A show at Ikon about the pioneer of experimental musicTakehisa Kosugi
Ikon hosts the first major solo exhibition in the UK by Japanese composer and artist Takehisa Kosugi (b 1938). A pioneer of experimental music in Japan in the early 1960s and closely associated with the Fluxus movement, he is an influential artist of his generation. Kosugi joined the Merce Cunningham Dance Company in the 1970s late to become the Musical Director in 1995. He worked with the Company up until its final performance in 2011.
The show at Ikon presents three sound installations, including one made especially for the gallery. Often comprising everyday materials and radio electronics, they involve interactions with wind, electricity and light, making sonic relationships between objects.
Kosugi was first attracted by music because of his father’s enthusiasm for playing the harmonica, and recordings of violinists Mischa Elman and Joseph Szigeti, which he heard while growing up in post-war Tokyo. He went on to study musicology at the Tokyo National University of Fine Arts and Music during the late 1950s. Inspired by the spirit of experimentation coming from Europe and the US, he was also intrigued by traditional Japanese music, in particular Noh Theatre, and its concept of ‘ma’ – the conscious appreciation of the in-between-ness of one sound and another. “That sense of ma in traditional Japanese music, the sense of timing is different from Western music. In my imagination time seems to stretch and contract. It’s not just linear.” Jazz was of similar inspiration, Charlie Parker in particular: “…I was totally stunned by him. That spontaneity and freedom, that beauty in the moment.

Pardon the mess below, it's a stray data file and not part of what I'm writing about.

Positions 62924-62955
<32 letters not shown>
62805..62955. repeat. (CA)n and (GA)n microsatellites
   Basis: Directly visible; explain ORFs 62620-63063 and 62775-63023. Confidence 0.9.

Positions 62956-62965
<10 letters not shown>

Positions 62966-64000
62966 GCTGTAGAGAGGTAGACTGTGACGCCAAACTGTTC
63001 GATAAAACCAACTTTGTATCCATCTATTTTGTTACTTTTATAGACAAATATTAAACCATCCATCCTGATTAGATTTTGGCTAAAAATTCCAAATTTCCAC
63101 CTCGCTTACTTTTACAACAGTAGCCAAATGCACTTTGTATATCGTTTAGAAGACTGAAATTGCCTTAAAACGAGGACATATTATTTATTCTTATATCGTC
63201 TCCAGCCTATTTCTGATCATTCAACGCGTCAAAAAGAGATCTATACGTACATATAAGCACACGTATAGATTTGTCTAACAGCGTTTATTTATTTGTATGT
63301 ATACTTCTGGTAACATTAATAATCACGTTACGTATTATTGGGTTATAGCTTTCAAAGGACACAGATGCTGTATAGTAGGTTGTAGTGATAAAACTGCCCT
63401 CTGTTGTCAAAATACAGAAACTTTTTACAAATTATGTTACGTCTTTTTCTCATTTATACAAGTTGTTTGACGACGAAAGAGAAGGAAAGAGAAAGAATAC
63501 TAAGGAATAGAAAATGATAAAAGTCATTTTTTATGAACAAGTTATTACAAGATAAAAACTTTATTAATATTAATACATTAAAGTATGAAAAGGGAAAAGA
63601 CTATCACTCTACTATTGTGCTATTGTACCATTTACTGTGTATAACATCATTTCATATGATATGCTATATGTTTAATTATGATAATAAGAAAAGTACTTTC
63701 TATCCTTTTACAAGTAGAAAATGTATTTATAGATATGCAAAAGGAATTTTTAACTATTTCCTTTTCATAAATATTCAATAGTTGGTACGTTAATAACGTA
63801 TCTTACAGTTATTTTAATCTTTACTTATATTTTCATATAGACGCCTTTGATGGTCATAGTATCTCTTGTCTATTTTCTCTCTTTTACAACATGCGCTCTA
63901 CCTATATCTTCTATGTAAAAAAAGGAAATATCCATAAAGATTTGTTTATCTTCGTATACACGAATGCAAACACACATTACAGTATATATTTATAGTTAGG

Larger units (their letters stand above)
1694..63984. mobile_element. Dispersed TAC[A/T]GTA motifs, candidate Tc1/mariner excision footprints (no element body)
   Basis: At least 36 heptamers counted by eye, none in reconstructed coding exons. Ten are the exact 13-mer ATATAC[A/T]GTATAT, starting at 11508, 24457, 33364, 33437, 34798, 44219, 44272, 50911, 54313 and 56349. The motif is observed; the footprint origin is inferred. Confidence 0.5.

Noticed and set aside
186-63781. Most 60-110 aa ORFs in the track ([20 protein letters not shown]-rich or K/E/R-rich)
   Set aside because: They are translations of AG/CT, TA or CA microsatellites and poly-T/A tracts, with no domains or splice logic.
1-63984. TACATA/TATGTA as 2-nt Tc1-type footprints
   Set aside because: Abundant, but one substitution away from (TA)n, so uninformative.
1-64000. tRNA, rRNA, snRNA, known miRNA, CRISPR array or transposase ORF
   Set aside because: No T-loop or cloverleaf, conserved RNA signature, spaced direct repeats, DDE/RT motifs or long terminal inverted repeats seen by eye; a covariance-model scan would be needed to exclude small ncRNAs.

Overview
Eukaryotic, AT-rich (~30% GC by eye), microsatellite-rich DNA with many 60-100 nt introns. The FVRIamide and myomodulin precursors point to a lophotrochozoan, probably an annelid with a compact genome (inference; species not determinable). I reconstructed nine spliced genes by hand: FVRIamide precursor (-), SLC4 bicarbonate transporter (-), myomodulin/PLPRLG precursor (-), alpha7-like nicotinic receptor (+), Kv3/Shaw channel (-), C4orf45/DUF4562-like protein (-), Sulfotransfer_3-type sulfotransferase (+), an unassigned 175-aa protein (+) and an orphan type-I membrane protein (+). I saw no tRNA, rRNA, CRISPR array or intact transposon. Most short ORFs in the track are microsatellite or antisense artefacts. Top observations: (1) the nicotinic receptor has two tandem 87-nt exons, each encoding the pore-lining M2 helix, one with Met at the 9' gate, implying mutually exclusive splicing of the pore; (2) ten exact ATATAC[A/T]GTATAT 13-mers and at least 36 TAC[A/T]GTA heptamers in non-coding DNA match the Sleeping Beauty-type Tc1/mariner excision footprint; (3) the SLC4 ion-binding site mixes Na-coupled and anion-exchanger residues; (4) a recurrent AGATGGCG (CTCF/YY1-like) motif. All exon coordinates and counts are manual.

Kosugi‘s desire for spontaneity in his own performances led him to co-found in 1960 Group Ongaku, Japan’s first group dedicated to collective improvisation, and later the Taj Mahal Travellers. He became closely associated with the Fluxus movement, and in 1965 he settled in New York, where he collaborated with a number of other Fluxus artists including Nam June Paik. Kosugi‘s interest had by then shifted from making music towards what he referred to as ‘events’, and he began producing work that formed a tangible relationship between sound and the environment. Experiments with radio electronics were manifested in Catch-Wave (1967), a seminal work which includes several transmitters, radios and a toy slide projector, suspended from the ceiling, close enough to one other to cause audio and visual interference. The audience, walking through the installation, makes the component pieces move, creating constantly changing interactions.
The exhibition includes a work entitled Mano-dharma, electronic (1967), in which Kosugi makes use of waves that themselves do not generate sound, such as electric waves, radio frequency waves and wind movement, and draws sound from them by installing an electronic system within the space. Electronic wave transmission devices and receivers hang by string from the ceiling, from which the artist produces sound by means of interference that occur between them and affecting that sound further through the use of a floor standing fan. Simultaneously, Kosugi projects an image of ocean waves on the gallery wall as an analogy.
Interspersion for Light and Sound (2000), is a work which embodies imperceptible movement. A Perspex box is filled with white sugar and/or sand emitting faint electronic crackles of sound and light from the electronics and LEDs concealed below the surface, caused by the effect of see-through and hear-through conditions on the sugar/sand. Kosugi insists that there is no conceptual meaning but rather it is a question of apprehending accidental encounters and uncertainty created by invisible phenomena at work.
In consideration of the relationship between his improvisatory performances and the use of electronic technology in his work, Kosugi explains: “I needed to liberate music from my own control, but improvisation is conversely still controlled by your playing habits. What electronics demonstrated to me was the movement of electronic waves separate from myself. Developing a relationship with those phenomena is a way to transcend yourself.”
This exhibition is supported by the Japan Foundation, the Daiwa Anglo-Japanese Foundation and The Great Britain Sasakawa Foundation.